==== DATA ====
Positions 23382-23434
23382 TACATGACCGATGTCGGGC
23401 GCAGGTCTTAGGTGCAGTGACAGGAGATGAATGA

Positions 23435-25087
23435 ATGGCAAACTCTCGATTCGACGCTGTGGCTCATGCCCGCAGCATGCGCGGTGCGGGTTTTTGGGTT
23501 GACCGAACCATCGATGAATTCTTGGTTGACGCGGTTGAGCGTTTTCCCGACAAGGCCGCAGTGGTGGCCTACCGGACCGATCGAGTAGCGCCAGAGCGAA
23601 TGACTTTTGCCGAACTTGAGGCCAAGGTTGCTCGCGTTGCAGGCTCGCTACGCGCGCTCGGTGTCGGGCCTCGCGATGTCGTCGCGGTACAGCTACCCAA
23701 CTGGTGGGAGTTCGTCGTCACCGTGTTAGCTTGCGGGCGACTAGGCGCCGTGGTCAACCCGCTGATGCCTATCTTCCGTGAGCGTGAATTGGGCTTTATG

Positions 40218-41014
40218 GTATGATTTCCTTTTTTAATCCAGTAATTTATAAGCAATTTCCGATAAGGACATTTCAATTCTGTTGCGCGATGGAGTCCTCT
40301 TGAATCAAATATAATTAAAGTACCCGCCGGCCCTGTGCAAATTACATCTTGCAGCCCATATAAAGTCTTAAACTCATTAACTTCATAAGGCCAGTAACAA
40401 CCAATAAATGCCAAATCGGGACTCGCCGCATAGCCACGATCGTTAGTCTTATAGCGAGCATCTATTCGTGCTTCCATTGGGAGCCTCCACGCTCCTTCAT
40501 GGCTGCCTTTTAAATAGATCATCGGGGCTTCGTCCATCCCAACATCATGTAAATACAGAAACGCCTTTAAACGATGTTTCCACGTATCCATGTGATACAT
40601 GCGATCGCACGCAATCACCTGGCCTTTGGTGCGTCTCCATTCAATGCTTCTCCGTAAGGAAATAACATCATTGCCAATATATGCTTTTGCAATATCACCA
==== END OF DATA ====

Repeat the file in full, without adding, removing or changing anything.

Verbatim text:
Positions 23382-23434
23382 TACATGACCGATGTCGGGC
23401 GCAGGTCTTAGGTGCAGTGACAGGAGATGAATGA

Positions 23435-25087
23435 ATGGCAAACTCTCGATTCGACGCTGTGGCTCATGCCCGCAGCATGCGCGGTGCGGGTTTTTGGGTT
23501 GACCGAACCATCGATGAATTCTTGGTTGACGCGGTTGAGCGTTTTCCCGACAAGGCCGCAGTGGTGGCCTACCGGACCGATCGAGTAGCGCCAGAGCGAA
23601 TGACTTTTGCCGAACTTGAGGCCAAGGTTGCTCGCGTTGCAGGCTCGCTACGCGCGCTCGGTGTCGGGCCTCGCGATGTCGTCGCGGTACAGCTACCCAA
23701 CTGGTGGGAGTTCGTCGTCACCGTGTTAGCTTGCGGGCGACTAGGCGCCGTGGTCAACCCGCTGATGCCTATCTTCCGTGAGCGTGAATTGGGCTTTATG

Positions 40218-41014
40218 GTATGATTTCCTTTTTTAATCCAGTAATTTATAAGCAATTTCCGATAAGGACATTTCAATTCTGTTGCGCGATGGAGTCCTCT
40301 TGAATCAAATATAATTAAAGTACCCGCCGGCCCTGTGCAAATTACATCTTGCAGCCCATATAAAGTCTTAAACTCATTAACTTCATAAGGCCAGTAACAA
40401 CCAATAAATGCCAAATCGGGACTCGCCGCATAGCCACGATCGTTAGTCTTATAGCGAGCATCTATTCGTGCTTCCATTGGGAGCCTCCACGCTCCTTCAT
40501 GGCTGCCTTTTAAATAGATCATCGGGGCTTCGTCCATCCCAACATCATGTAAATACAGAAACGCCTTTAAACGATGTTTCCACGTATCCATGTGATACAT
40601 GCGATCGCACGCAATCACCTGGCCTTTGGTGCGTCTCCATTCAATGCTTCTCCGTAAGGAAATAACATCATTGCCAATATATGCTTTTGCAATATCACCA